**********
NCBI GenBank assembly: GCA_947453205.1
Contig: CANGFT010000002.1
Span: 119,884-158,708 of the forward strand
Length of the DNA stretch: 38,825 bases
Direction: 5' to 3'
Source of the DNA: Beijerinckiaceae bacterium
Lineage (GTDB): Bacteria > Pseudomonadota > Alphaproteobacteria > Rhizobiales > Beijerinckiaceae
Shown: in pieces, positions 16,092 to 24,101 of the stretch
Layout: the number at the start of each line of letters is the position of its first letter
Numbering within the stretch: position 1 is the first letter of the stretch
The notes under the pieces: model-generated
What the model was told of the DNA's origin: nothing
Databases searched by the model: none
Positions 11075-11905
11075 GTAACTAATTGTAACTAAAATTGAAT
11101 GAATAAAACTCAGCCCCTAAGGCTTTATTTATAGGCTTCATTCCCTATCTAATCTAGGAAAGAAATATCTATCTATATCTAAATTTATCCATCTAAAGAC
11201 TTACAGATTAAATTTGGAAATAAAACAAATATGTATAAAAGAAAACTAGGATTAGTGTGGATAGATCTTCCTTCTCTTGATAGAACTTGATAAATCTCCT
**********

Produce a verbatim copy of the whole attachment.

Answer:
NCBI GenBank assembly: GCA_947453205.1
Contig: CANGFT010000002.1
Span: 119,884-158,708 of the forward strand
Length of the DNA stretch: 38,825 bases
Direction: 5' to 3'
Source of the DNA: Beijerinckiaceae bacterium
Lineage (GTDB): Bacteria > Pseudomonadota > Alphaproteobacteria > Rhizobiales > Beijerinckiaceae
Shown: in pieces, positions 16,092 to 24,101 of the stretch
Layout: the number at the start of each line of letters is the position of its first letter
Numbering within the stretch: position 1 is the first letter of the stretch
The notes under the pieces: model-generated
What the model was told of the DNA's origin: nothing
Databases searched by the model: none
Positions 11075-11905
11075 GTAACTAATTGTAACTAAAATTGAAT
11101 GAATAAAACTCAGCCCCTAAGGCTTTATTTATAGGCTTCATTCCCTATCTAATCTAGGAAAGAAATATCTATCTATATCTAAATTTATCCATCTAAAGAC
11201 TTACAGATTAAATTTGGAAATAAAACAAATATGTATAAAAGAAAACTAGGATTAGTGTGGATAGATCTTCCTTCTCTTGATAGAACTTGATAAATCTCCT